The first wish was a computer, peripherals and accessories for a teen with brain cancer. $2400. I thought that would be easy. Little did I know, while I am at compUSA in Henderson, I would be at the customer service desk for a special order pickup and there was this small group of people in front of me exchanging a voucher for a cart full of goodies that any teen would envy. It was the teen that I wrote the check for. Here I thought I would be able to escape the emotion of giving and I was embedded in the middle of it. I walked and left the store… went back the following day for my pickup. I just couldn’t stand there. I saw the make-a-wish voucher, I saw the young man, shaved head with very large scars. I just had to leave. The next wish was for a family of four to take a trip to disneyland before the loss of a child to terminal illness. I knew it would be easier this way. The make-a-wish wish’s were granted until 2007, when I had to umm… stop writing those big checks.
After this, all I could give was my time. It’s very rewarding. I give time in many ways and I know that what I do helps a lot of people. Between the food bank(s) and being on the phone, I think my donation(s) have more meaning. Partnering with another NGO providing guidance for people living with chronic illness. How to live a healthier and rewarding life. Learning all over again, how to take ownership of your own life and health when you feel you can’t.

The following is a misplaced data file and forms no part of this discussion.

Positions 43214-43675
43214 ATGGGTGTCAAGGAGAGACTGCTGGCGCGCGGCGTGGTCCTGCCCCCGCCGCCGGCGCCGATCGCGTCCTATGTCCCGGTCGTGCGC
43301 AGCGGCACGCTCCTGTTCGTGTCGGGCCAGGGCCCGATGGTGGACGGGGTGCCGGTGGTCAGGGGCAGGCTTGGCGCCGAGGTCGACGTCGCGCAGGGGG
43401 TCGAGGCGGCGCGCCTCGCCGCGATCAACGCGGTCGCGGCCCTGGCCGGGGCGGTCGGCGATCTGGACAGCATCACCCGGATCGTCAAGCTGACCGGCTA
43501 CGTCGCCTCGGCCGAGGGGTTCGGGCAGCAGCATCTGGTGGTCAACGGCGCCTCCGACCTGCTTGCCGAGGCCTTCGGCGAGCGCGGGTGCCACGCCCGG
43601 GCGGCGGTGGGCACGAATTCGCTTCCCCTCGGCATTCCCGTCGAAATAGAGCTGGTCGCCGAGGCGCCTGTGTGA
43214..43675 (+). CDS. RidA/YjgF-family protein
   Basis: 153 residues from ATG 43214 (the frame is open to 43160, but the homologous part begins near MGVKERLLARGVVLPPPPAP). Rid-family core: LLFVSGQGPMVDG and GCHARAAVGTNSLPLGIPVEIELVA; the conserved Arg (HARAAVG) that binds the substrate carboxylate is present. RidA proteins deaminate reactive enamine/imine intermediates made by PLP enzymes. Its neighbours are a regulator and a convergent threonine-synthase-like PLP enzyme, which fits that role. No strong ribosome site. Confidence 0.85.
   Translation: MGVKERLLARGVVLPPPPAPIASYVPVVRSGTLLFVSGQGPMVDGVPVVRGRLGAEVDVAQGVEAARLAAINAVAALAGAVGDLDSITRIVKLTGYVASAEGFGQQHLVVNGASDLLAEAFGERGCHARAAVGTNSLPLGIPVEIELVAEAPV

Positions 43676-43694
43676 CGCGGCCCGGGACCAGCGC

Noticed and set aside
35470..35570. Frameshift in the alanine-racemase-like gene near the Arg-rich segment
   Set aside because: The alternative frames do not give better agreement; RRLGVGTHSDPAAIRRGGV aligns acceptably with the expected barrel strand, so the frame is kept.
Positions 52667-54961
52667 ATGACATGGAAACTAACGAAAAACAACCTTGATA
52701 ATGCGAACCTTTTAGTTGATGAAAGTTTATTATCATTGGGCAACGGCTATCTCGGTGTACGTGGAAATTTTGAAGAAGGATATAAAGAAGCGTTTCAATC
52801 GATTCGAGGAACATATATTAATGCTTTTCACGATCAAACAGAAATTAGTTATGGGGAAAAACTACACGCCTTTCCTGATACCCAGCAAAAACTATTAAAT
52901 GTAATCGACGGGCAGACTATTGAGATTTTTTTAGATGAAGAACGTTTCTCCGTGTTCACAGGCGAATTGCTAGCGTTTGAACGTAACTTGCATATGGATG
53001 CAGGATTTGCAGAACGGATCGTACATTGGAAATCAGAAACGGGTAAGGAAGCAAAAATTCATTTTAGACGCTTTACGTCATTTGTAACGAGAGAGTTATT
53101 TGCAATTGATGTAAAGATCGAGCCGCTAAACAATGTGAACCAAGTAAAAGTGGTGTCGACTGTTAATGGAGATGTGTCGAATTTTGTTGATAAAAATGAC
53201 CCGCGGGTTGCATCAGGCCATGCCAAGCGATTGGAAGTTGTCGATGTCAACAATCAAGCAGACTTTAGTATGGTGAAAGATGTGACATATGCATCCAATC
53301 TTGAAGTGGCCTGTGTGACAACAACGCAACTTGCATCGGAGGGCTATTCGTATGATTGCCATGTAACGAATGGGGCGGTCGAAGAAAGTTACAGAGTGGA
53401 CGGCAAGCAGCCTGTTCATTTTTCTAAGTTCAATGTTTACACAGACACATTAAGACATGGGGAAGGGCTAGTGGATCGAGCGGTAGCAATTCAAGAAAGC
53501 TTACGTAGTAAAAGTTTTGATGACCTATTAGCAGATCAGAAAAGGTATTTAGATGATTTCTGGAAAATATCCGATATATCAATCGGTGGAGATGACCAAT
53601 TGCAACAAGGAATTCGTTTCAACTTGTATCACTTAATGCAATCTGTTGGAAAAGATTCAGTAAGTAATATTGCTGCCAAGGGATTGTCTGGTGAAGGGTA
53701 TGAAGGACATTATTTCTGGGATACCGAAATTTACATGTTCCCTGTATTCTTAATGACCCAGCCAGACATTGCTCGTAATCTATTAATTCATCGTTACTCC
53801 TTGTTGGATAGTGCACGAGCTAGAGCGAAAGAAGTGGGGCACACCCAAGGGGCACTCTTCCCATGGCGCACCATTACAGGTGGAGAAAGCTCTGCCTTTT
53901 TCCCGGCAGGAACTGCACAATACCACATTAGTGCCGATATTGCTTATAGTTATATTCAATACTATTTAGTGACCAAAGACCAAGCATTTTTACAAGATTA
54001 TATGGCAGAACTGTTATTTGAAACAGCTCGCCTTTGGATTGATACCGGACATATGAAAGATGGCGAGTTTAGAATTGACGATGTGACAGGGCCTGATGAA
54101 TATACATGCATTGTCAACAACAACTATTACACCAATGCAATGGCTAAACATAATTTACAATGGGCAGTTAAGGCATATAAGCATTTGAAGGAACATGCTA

My shame, my embarrassment is because with all we have, all that we throw away, no one should go hungry.
As I sit here with a kitchen full of healthy organic food and commodity, expensive organic coffee being sipped at this very moment, I know I’m not in need. I can buy my own more expensive foods and not have to worry (as much) about a budget or putting gas in the motorcycle. But I know there are many who can’t.
Shame on those who would take from the poor to give to the rich. This embarrasses me to no end. It’s a disgrace and brings shame to my heart to know these people are Americans too.